The General Assembly must re-enact the legislation during its coming 2020 session, and if that happens, a series of deadlines must be established. Only certain cities meeting the criteria outlined in the bill would be permitted to add casino gaming.
New Orleans-based consulting firm, Convergence Strategy Group, has been hired by the City to study Danville’s potential as a location to host a private casino gambling operation and will reportedly assist in the evaluation of the RFP responses, which are due on or before 4pm, Monday, January 13, 2020.
Casino impact study:
Meanwhile, the Danville Regional Foundation, which is “focused on transforming the regional economy and creating a prosperous culture,” paid $81,000 to Pittsburgh, Pennsylvania-based community and economic development consulting firm, Fourth Economy Consulting, to conduct a study on the impacts of casino operations in five communities including Shelbyville, Indiana; Dubuque, Iowa; St. Joseph, Missouri; Monticello, New York; and Charles Town, West Virginia.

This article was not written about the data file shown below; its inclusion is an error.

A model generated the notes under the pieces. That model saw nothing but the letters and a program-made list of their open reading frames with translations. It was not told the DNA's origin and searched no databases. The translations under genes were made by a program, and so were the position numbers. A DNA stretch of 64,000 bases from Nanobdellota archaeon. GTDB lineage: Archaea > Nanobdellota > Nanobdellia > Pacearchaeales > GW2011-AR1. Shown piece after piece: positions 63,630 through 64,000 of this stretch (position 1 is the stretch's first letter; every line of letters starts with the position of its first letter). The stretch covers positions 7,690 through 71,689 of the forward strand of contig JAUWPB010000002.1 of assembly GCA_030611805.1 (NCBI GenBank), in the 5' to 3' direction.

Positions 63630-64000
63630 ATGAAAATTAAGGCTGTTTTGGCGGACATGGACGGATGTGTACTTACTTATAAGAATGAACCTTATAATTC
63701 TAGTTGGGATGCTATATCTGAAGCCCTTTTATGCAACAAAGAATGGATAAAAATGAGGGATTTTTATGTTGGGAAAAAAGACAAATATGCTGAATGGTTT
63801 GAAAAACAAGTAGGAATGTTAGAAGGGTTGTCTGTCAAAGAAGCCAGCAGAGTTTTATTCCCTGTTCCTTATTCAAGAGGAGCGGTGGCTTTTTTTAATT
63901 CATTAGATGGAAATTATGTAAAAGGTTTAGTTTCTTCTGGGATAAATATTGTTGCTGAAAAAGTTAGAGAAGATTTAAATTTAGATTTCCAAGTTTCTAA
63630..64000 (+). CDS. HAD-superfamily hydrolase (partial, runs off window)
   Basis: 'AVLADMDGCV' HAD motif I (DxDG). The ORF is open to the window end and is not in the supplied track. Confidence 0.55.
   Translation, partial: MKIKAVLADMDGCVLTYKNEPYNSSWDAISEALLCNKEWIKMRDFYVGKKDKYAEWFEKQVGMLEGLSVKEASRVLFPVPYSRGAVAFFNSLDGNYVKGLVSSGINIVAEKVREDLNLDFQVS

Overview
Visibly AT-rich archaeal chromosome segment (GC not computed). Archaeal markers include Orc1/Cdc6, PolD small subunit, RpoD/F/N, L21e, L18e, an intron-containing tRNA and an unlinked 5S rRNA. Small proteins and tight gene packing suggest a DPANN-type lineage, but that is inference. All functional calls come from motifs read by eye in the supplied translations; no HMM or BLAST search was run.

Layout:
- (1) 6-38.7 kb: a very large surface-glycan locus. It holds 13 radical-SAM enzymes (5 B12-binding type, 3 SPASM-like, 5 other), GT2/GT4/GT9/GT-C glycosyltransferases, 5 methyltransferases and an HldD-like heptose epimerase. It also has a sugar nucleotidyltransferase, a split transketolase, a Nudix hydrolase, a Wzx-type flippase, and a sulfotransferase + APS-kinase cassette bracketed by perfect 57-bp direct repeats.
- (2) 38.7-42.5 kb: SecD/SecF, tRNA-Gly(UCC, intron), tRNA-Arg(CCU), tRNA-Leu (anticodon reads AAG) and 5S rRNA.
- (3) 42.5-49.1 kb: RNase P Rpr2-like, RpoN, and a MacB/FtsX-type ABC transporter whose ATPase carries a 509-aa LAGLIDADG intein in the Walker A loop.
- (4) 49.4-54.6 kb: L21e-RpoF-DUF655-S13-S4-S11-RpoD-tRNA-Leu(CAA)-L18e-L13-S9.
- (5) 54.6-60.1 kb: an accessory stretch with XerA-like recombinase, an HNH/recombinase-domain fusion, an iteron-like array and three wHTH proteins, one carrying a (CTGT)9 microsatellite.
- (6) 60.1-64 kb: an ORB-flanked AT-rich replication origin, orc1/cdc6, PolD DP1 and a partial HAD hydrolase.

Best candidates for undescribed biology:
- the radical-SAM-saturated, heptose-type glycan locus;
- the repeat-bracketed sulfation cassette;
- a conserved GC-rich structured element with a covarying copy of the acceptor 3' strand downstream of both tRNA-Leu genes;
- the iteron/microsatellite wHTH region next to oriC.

The findings from the study were presented on Thursday at the Institute for Learning and Research and indicate that Danville could benefit from added tax revenue, visitors and spending:
- between 575 to 3,050 jobs in the casino and surrounding hospitality industries
- between $55 million to $315 million in annual visitor spending at the casino and other businesses
- draw from 180,000 to 2.1 million visitors to the city (between 500 to 6,000 visits per day ) depending on the size of the project
- from $3.2 million to $9.1 million in annual tax revenues, which would include taxes on gaming, meals, real estate, lodging and sales
The annual tax revenue figures include gaming tax revenue for the city ranging from $625,000 from a small casino project and approximately $5.6 million from a larger one. The Fourth Economy report also considered tax rates of 10 percent and 15 percent. It did not, however, detail numbers of gaming positions (slots & table games) or other factors for the two project sizes.
President and Chief Executive Officer for Danville Regional Foundation, Clark Casteel, said…
“We tried very hard to stay objective. We looked at what are the positive impacts, what are the negative impacts,” according to the Danville Register & Bee.